Barely had the scrap metal left, when sand and gravel came into the lock going up-river.

A little farther down the river, we came to Guttenberger castle.  This was constructed along the lines of a medieval castle, and it was good condition.  A family still lived in one part, and another part was turned into a museum, with some interesting exhibits, especially dioramas.  One showed the castle being stormed by soldiers, and how the defenders were protecting themselves.  In fact, though, the castle was never taken or destroyed throughout its life.  It, too, had a tower, which set a new record for the number of steps.

On the way back to Schwaigern, we stopped at Bonfeld for a few pictures.
(17 Jun 00)


Nr. 905:

We left Schwaigern on a Saturday morning with the objective of reaching Illenschwang and finding out what the schedule for Sunday services was.  Churches do not always have services on every Sunday (Sonntag); some do have them every Sonntag, some every other Sonntag, and some have services only once in a Monat (month).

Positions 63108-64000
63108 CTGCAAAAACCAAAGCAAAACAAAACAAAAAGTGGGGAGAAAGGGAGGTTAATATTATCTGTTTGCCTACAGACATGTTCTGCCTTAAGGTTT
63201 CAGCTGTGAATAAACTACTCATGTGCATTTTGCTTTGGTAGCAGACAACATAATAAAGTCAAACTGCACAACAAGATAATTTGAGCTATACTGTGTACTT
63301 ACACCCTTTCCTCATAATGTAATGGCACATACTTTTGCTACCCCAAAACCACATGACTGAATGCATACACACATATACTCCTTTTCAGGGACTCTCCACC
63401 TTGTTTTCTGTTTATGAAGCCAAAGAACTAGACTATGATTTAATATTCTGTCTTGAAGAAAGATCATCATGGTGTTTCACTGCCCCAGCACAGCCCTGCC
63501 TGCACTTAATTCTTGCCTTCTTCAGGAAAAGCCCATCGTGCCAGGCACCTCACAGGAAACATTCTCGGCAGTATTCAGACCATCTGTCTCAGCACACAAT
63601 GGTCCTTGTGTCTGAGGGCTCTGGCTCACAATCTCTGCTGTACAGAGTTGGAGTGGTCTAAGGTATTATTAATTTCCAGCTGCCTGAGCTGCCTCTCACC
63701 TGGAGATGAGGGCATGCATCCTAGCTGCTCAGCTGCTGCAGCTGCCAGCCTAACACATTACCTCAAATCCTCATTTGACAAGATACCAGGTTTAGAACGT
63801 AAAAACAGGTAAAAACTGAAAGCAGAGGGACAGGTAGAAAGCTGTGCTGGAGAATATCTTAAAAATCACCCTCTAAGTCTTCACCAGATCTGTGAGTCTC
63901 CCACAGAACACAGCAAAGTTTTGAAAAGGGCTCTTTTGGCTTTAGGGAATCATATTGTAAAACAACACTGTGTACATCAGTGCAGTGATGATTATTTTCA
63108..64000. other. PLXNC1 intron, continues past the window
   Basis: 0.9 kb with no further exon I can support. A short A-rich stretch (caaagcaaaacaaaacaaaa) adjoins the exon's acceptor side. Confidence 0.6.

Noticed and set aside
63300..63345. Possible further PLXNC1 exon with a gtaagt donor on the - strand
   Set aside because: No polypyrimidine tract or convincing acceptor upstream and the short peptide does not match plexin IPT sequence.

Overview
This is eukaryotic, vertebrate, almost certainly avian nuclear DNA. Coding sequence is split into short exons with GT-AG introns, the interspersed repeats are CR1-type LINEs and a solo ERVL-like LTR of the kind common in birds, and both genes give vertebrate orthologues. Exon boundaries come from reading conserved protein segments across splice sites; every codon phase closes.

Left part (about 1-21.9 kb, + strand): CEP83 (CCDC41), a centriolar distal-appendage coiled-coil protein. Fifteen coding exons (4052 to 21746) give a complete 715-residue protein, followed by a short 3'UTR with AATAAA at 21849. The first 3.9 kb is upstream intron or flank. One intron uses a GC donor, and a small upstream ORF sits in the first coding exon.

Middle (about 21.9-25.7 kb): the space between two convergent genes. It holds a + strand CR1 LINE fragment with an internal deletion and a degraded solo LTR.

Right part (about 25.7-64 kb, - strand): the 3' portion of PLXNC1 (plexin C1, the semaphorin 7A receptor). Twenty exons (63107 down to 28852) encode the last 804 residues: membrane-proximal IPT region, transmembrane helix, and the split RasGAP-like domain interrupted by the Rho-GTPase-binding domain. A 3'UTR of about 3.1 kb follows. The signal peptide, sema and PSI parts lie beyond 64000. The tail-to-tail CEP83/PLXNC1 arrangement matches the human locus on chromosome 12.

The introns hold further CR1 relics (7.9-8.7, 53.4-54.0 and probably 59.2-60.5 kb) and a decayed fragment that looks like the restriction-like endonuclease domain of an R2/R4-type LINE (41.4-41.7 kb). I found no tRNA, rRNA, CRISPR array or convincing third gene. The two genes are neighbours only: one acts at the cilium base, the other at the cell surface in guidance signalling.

On the way, we wanted to visit Waldbach (just east of Heilbronn), where there is a record of Thomas Wieland in the church records.  (Thomas Wieland’s family could have moved from Austria to Franken, and then more westerly, but not as far west as the majority of the people who were making a similar move.) It was no problem getting to Waldbach, as it was on our natural route.  The church has dates of 1616 and 1748 in stone.  By style, I could believe the 1616 date was when it was built.  Incidentally, all of the churches that we saw were in excellent condition.  There is no standardized style for decoration.  Each one seems to be the continuation of its particular historical pattern.